If Hong Kong’s mild winters aren’t exactly what you had in mind, then you may be in the market for a holiday in cooler climes. And while Europe and North America have developed deserved reputations for skiing holidays, if you’re short on time, there’s nothing to stop you from hitting the slopes closer to home. Asia is home to a number of ski resorts and stunning slopes, with everything from bunny slopes for beginners to black runs for the more experienced among you. Here are our favourites spots to visit in the region.
The resort town of Niseko lies in the western reaches of Japan’s Hokkaido island. One of the more popular skiing destinations in the region, it is home to six resorts – four of which are interconnected and can be accessed using a single ski pass. Unlike most skiing destinations, accommodation options range from luxury, self-contained lodges to budget rooms for backpackers. Cat skiing (guided backcountry skiing) is becoming an increasingly popular activity in the area for those looking to step off the more popular, well-trodden trails.
The host of last year’s former Winter Olympic Games, PyeongChang rose to international status as a skiing destination. Situated 200 kilometres from Seoul in the Gangwon province, the PyeongChang county offers a contrasting atmosphere to Niseko, whose more family-friendly environment appeals to those looking for a relaxed holiday. PyeongChang’s slopes remain open late into the night, and the region boasts a party culture and a plethora of spas to help you warm up after a long day on the slopes.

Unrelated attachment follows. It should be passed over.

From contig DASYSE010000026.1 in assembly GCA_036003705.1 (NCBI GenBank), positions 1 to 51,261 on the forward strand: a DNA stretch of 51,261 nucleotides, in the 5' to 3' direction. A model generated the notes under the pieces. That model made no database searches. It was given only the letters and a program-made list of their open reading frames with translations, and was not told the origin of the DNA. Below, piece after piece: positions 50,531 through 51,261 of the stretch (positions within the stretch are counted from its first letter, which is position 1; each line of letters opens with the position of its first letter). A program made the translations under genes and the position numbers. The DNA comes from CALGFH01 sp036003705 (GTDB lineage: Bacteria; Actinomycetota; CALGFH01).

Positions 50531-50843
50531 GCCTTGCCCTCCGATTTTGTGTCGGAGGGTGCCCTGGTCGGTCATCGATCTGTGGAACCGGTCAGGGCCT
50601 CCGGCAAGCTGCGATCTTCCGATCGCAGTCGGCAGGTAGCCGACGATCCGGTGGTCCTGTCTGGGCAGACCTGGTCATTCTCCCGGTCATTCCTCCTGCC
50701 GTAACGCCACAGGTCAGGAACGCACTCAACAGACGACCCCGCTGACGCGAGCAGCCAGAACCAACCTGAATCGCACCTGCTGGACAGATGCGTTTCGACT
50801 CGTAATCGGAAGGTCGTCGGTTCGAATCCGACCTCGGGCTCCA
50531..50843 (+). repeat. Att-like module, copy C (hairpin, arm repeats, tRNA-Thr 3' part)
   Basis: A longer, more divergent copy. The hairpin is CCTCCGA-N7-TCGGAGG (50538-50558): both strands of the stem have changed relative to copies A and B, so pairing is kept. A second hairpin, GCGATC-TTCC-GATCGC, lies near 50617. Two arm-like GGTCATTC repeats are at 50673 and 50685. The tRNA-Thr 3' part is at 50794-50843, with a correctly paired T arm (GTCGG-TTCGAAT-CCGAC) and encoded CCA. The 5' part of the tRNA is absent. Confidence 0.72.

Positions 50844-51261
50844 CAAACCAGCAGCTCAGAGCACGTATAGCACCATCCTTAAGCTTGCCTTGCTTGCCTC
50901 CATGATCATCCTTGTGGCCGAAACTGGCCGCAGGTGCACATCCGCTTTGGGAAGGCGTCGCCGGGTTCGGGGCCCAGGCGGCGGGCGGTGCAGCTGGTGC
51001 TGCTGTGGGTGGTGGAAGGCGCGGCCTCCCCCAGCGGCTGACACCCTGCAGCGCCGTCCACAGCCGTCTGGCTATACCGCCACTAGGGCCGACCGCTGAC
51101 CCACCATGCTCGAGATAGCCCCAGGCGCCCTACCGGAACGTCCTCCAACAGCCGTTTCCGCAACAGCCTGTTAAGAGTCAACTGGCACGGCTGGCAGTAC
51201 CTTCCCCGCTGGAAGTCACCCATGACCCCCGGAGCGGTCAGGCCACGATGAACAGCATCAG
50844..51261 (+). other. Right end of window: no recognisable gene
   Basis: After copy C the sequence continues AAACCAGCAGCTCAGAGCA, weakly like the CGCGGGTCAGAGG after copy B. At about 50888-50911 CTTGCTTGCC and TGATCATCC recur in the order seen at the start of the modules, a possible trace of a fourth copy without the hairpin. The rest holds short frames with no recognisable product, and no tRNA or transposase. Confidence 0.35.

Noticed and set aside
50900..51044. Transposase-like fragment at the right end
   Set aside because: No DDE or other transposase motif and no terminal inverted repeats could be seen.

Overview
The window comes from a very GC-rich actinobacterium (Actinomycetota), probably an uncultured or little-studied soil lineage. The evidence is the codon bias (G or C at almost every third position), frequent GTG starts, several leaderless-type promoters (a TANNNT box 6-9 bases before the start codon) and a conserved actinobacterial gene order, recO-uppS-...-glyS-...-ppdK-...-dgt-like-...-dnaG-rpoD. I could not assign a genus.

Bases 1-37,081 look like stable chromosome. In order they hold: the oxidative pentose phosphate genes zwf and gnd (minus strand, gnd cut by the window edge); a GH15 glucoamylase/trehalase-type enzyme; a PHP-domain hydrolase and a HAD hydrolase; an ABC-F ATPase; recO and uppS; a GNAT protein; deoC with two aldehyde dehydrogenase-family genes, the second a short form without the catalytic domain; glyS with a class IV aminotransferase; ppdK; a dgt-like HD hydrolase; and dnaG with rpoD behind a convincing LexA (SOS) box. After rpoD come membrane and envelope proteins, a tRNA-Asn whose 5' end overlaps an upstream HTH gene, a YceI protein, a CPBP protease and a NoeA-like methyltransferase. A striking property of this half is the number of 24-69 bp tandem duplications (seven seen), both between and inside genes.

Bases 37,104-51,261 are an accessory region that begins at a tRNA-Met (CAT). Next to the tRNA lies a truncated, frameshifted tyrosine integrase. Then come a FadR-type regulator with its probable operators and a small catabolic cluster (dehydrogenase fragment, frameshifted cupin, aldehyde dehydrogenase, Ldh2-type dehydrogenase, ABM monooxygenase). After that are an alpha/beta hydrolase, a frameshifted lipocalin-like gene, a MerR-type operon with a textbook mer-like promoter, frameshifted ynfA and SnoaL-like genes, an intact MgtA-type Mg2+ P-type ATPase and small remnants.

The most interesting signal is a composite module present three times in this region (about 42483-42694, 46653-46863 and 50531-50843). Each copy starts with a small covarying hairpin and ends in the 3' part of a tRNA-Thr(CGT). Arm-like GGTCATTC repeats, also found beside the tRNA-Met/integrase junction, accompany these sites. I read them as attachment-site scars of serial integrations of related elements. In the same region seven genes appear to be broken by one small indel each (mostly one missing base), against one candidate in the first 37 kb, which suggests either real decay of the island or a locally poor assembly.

The town of Gulmarg boasts India’s largest ski resort and is home to one of the world’s highest gondolas, reaching 3,979 metres. There are several off-piste opportunities with views of the Himalayas on a clear day. The area is also home to the elusive snow leopard, and some tourists have been lucky enough to catch a glimpse on more remote runs. While this relatively untapped region has much to offer, it's worth considering the travel warnings and advisories in place for the Jammu and Kashmir regions, due to recent instances of violence and unrest.
If it’s a more interconnected holiday you’re after, then skiing day trips from South Korea’s capital city may carry more of an appeal. There are several ski resorts located a short drive from the city in the Gyeonggi province. The largest in the region – Bears Town – is still comparatively small to many of its Asian counterparts, with a slope length of 15 kilometres. Other resorts include the aptly named High1, the highest resort in the country, and Phoenix Park which offers an abundance of lessons and guided runs for novice skiers and snowboarders.
China’s largest ski resort – Yabuli – lies in the Heilongjiang province. To keep up with its competition, it underwent a $100 million refurbishment in 2008, and now offers a range of opportunities for skiers and snowboarders. While open to all levels, given the near-constant winds, it is best suited to those with some experience under their belt. Runs are open eight hours each day, and the resort lies just a two-and-a-half-hour train ride from Harbin – famed for its ice festival.
Situated in the central northern reaches of China on the Mongolian border, the inner-Mongolian territory is comprised of two main skiing areas – Western Hill, which serves as an outdoor playground for China’s elite athletes and professional skiers, and Eastern Hill, the publicly accessible ski terrain which includes three beginner, one intermediate, and one steep pistes, suitable for more experienced skiers. While it offers a unique experience and an almost constant supply of fresh snow, Alshan is not as easily accessible as many of its Asian ski resort counterparts, so this is a getaway best booked with time on your hands.